As COVID-19 travel restrictions begin to lift, the number of international and domestic trips that people have taken have skyrocketed correspondingly.
Vacations that had once been postponed are now being reconsidered. Trips that had once been on bucket lists are now being realized. And booming demand has strained airlines and airports around the world, causing delays, cancellations, and uncertainty.
Jolene Stevens, 44, a Sammamish-based Disney Cruise Line travel agent for Travel Leaders, has seen travelers venture out more, particularly in the past year. Roughly 90% of her regular clients recently took the vacations that they once withheld.
“In 2022, we saw a huge uptick in travel,” Stevens said. “We are definitely back to seeing numbers that we would’ve typically experienced prior to the pandemic.”
In fact, in some cases, favored vacation spots have become even more popular than before the pandemic. Stevens coined this phenomenon as the byproduct of clients’ “pent-up demand.”
“We used to be able to tell clients that January is a slower time in Walt Disney World, but these days, it’s really hard to find those slower times. Disney World is popular all year round,” Stevens said.
Mandy Storer, 39, founder of the Sammamish-based Travel with Mandy Loo, said she has witnessed an uptick in travel to exotic destinations, such as Antarctica and Vietnam, which have replaced some traditionally popular spots, including Florida or California.
“I still sell the Caribbeans up to my eyeballs, but I have never before been asked about Cambodia. Now, I can’t believe how much there is to do there,” Storer said.
With all this sudden newfound interest in traveling again, airlines have not been able to keep up with the influx of passengers. Stories of delays and cancellations have piled up.
In late June, local resident Beth Delescavage, 45, tried to travel to Pennsylvania for her godfather’s funeral. But on the day of her departure, Delescavage received a text explaining that a shortage of staff had caused her first flight on United Airlines to be cancelled. A thunderstorm in Maryland caused an additional one-hour delay, which led to another staffing issue. Eventually, she was forced to spend the night at the airport.
“United had no more hotel vouchers…[but] I couldn’t get back into the terminal until I got my new ticket, [so] I found a chair, locked my arms into the straps of my purse, and closed my eyes, jumping awake every time the automatic doors opened,” Delescavage said.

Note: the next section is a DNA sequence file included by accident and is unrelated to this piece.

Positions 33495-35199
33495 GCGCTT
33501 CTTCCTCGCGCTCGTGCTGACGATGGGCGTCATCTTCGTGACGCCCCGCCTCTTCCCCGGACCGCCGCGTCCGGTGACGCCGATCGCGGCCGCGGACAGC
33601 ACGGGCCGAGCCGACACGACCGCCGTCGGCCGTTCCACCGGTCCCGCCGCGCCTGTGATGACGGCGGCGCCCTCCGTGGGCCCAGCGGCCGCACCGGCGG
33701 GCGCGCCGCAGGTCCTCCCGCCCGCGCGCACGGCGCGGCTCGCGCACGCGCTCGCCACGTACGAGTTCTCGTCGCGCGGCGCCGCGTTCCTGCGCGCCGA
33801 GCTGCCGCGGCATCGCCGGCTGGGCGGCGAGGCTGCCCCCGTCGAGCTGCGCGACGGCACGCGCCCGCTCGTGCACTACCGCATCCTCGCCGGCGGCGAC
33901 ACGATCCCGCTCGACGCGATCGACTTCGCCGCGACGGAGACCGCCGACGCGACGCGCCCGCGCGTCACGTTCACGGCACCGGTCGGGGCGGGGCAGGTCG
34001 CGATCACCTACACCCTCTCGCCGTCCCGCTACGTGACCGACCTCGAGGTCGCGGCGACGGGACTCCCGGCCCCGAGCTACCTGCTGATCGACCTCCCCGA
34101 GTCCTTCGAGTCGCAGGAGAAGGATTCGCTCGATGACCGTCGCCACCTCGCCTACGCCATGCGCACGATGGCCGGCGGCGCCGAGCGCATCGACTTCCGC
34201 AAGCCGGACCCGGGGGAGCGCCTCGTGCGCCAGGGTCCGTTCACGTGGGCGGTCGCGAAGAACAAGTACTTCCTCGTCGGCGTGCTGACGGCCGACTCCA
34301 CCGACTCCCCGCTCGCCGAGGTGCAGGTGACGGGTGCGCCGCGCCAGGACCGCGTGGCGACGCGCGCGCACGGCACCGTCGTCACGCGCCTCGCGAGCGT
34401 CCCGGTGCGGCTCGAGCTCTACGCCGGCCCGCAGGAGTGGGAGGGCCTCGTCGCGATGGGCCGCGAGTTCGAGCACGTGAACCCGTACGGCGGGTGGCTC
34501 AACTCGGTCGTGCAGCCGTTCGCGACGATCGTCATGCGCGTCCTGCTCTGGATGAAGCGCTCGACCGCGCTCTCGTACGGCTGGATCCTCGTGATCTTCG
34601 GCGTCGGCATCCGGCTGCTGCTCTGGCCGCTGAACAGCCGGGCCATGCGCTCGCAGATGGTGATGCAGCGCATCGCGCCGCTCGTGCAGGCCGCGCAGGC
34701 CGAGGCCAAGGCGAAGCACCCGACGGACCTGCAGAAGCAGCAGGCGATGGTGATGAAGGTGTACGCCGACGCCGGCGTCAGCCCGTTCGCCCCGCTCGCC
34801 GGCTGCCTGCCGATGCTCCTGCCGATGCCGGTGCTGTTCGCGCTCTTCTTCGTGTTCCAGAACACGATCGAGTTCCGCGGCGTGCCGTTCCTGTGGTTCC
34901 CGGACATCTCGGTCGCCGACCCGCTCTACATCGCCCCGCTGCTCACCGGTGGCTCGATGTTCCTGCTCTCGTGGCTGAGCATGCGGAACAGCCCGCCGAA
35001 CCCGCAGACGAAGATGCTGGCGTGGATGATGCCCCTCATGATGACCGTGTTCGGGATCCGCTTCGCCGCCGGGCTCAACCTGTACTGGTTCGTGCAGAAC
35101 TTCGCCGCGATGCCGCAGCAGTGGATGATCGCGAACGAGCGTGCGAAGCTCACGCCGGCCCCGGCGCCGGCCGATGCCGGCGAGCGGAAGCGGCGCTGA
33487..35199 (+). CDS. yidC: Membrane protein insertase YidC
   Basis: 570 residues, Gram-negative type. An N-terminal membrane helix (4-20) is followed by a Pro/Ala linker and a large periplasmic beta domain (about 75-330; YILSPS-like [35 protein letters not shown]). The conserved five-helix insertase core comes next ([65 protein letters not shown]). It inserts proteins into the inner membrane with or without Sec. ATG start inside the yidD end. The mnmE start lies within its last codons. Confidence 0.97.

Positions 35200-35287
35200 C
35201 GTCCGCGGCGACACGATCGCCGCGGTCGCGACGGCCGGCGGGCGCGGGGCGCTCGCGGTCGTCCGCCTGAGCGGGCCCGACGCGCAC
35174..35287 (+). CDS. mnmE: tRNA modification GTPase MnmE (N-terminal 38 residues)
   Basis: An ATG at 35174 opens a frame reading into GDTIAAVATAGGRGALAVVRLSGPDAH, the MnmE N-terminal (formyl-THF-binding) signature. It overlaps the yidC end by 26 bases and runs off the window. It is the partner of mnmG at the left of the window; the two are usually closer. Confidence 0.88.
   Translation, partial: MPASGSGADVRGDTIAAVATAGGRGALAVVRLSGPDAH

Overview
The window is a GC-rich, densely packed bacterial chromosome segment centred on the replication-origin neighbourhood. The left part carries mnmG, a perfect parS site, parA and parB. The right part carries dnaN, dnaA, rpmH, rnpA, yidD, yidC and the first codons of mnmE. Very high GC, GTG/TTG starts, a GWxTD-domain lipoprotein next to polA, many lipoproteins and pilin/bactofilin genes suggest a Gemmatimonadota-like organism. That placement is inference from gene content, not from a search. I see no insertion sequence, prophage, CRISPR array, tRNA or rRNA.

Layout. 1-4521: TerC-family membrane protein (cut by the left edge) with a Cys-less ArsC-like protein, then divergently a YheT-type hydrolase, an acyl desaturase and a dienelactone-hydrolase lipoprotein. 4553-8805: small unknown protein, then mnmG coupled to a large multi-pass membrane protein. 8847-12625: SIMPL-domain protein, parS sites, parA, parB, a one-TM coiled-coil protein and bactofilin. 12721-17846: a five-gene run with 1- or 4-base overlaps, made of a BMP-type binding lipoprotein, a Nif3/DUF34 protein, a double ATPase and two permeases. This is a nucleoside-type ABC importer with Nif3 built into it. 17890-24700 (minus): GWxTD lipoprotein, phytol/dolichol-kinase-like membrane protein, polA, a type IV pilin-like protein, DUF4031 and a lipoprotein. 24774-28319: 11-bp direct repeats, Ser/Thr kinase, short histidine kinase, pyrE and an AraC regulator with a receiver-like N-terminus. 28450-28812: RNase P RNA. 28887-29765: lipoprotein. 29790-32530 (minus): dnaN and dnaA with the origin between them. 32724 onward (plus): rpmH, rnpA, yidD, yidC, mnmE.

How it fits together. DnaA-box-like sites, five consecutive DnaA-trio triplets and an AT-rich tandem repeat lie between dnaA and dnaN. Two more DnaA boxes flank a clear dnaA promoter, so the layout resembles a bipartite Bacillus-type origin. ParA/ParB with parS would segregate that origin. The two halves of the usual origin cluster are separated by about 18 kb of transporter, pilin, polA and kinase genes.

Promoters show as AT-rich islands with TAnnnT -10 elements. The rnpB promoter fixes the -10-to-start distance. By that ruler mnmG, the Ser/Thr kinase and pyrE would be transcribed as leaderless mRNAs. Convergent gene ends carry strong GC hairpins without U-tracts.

Estella Lu, 46, was traveling to California for her daughter’s soccer tournament. She planned to arrive the night before the first match. Yet, due to delays, the flight ended up landing at 4:00 a.m. the next morning.
“Before the pandemic, it was pretty rare to have a delayed flight, [and] if a delay did happen, the airline would give you [an] accommodation. Now, you expect to experience delays and have to plan for them,” Lu said.
Pilot shortages, overbooked flights, and sudden COVID-19 protocols have challenged travel agents at every turn.
Storer recalls an instance where her client, from Redmond, had flown all the way to Greece, only to find out that her flight back home had been cancelled because the pilot contracted COVID-19. Storer ended up pricing several flight options, and found her client a way home through a connection in Frankfurt, Germany.
Travel agents have seen many of their clients adapt to higher uncertainty. For instance, people are now booking much later than before.
“My clients [used to] schedule trips five to six months out. But what I saw starting in the last year was that people were booking two to three months out,” Stevens said.
She believes people are unsure of the pandemic situation six months into the future. Two months is easier to work with.
Travelers are also purchasing more travel insurance or paying closer attention to cancellation policies, according to Storer.
With COVID-19 still impacting the way we travel, these trends may continue for years.
“The number of clients may not permanently be altered, but one thing’s for certain: the pandemic has quite drastically changed the way that people travel,” Storer said.